Philly voters poised to consider creating Department of Aviation

Philadelphia International Airport hallway (Danya Henninger/Billy Penn)

Philadelphia International Airport hallway (Danya Henninger/Billy Penn)

Philadelphia may soon establish a Department of Aviation, a pandemic-inspired proposal that supporters say will help modernize the city’s airports, and bring them in line with some of their big city counterparts.

On Monday, members of City Council’s Law & Government Committee approved a bill that would ask voters via ballot measure whether the city should make its aviation division a standalone department in the mayor’s cabinet. With an operating budget of more than $380 million, the division is the third largest among city departments.

The committee also approved a companion resolution, which details the charter change. For example, the director of the department, which would oversee the Philadelphia International Airport and the Northeast Philadelphia Airport, would report to the mayor.

During an afternoon hearing, outgoing airport CEO Rochelle Cameron reiterated to lawmakers that creating a standalone department would make decision-making more efficient and projects easier to complete; give airports more discretion with their workforces; and a more prominent seat at the table when budget and other important decisions are being debated.

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“We need to be part of a more consolidated strategy moving forward with the city so that everything that we’re doing as a city moves together in tandem – that we’re incorporating sustainability goals, that we’re accessing money that makes sense to all of us, and it works together,” said Cameron.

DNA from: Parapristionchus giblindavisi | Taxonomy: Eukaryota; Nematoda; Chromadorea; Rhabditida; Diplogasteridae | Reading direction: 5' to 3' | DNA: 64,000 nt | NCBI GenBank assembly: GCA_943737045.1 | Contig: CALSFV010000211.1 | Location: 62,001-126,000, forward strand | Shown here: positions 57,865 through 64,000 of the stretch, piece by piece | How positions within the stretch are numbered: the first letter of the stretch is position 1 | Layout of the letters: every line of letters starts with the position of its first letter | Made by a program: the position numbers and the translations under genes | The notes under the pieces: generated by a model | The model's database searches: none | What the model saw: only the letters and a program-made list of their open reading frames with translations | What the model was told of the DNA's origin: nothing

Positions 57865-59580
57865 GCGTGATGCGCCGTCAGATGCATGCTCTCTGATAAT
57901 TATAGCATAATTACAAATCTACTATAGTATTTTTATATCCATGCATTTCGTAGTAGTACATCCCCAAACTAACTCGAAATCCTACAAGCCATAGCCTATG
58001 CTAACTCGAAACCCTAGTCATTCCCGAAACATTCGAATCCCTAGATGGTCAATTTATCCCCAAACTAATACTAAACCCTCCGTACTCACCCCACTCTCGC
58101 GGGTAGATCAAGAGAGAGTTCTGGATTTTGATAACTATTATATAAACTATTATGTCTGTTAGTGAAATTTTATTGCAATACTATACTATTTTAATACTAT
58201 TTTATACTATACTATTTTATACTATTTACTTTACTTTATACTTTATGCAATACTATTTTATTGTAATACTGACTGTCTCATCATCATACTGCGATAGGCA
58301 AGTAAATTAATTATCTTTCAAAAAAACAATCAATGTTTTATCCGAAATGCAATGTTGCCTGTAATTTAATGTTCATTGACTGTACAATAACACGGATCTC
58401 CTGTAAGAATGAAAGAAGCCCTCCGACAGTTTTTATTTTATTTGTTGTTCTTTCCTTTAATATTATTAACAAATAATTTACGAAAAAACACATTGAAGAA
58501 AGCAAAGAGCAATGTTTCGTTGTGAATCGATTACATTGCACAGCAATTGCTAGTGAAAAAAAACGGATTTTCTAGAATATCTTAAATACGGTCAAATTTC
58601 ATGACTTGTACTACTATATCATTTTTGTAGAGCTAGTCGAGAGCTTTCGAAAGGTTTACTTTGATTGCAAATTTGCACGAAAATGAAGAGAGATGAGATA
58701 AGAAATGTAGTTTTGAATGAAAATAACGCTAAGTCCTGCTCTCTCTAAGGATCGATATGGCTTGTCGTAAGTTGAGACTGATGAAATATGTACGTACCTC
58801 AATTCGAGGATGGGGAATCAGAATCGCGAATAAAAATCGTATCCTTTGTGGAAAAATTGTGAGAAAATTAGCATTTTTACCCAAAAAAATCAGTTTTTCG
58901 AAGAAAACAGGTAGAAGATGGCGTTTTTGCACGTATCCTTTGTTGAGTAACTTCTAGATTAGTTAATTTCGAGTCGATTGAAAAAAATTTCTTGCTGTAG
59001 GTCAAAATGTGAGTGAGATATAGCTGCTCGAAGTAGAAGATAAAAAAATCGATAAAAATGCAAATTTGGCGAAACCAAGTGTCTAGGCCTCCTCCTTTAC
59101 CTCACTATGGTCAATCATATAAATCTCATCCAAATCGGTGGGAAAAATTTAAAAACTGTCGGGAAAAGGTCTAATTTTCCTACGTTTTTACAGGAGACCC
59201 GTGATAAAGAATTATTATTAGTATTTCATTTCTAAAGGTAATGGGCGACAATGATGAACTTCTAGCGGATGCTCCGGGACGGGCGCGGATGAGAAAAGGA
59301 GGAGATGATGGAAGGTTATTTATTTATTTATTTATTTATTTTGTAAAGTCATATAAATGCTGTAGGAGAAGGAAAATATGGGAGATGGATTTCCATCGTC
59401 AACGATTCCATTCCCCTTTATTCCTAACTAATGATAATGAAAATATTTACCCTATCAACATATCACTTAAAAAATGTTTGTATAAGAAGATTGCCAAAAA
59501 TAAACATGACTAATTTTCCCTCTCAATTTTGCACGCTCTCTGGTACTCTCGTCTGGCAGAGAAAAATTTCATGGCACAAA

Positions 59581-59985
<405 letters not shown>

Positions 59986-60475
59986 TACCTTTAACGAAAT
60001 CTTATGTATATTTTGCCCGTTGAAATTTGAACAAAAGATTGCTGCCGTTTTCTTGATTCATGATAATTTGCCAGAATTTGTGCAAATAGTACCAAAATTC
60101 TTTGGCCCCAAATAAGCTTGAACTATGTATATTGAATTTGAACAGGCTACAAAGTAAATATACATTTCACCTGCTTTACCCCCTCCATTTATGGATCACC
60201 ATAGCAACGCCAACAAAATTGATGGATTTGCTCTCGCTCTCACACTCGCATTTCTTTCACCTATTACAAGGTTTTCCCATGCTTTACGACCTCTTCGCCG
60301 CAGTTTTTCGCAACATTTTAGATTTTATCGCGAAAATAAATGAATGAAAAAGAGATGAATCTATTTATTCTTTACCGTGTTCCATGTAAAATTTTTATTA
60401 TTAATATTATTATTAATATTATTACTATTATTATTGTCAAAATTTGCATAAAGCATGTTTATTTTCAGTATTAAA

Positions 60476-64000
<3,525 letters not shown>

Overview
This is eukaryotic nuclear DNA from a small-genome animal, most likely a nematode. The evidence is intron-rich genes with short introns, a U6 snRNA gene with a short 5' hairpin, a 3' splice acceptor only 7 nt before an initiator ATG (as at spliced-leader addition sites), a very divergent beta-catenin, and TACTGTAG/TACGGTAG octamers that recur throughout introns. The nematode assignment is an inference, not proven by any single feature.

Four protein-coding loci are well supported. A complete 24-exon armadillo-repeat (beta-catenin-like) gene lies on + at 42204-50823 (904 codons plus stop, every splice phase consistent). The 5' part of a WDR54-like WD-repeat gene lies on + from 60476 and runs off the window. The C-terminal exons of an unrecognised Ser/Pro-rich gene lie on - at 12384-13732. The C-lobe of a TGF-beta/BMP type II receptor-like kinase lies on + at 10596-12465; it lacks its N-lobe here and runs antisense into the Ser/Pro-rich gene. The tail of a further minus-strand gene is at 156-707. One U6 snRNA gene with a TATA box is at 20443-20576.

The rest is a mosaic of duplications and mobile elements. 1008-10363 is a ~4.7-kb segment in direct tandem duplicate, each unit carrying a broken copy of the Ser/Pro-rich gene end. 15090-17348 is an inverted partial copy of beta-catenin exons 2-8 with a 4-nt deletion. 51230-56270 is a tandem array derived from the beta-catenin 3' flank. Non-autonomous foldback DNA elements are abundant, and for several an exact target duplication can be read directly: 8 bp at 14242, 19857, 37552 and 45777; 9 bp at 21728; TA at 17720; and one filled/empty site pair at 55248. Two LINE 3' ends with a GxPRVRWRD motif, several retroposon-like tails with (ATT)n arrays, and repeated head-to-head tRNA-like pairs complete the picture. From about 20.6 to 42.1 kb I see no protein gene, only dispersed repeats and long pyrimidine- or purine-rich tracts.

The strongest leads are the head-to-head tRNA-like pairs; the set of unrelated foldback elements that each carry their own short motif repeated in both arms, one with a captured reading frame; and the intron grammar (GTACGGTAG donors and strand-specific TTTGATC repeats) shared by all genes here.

Airport officials have also stressed that a new department would provide more predictability. For now, the division of aviation falls under the Commerce Department, and relies on memorandums of understanding – or MOUs – to do routine business. Those agreements could be replaced by any administration, “reinstating some or all of these hurdles as barriers to business for the airports,” according to a fact sheet circulated to committee members prior to Monday’s hearing.

No one spoke in opposition to either measure, both of which were co-sponsored by Council President Darrell Clarke and Councilmember Kenyatta Johnson, whose district contains Philadelphia International.

“Given the Airport’s size and importance, I agree with the mayor and Airport leadership that the change is warranted. I will keep working with all stakeholders to ensure a robust, equitable travel and hospitality sector as the economy continues its pandemic recovery,” said Johnson after the hearing.

Said mayoral spokesperson Kevin Lessard: “The Administration believes that this legislation would streamline and ultimately enhance operations at the Airport. As an independent operating department, this legislation will place the Airport in a position more commensurate to the impact it has on the economic growth and connectivity of the region.”

Prior to the pandemic, the Philadelphia airports had a $16.8 billion annual impact on the region, according to the division.

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The full Council must approve Johnson and Clarke’s legislation and the companion resolution. The earliest that can happen is June 9. The legislative body is not meeting next week.

If passed, the ballot measure will be put to voters on Nov. 8 – the day of the general election.

Under the resolution, the charter change would take effect on January 1, 2023.

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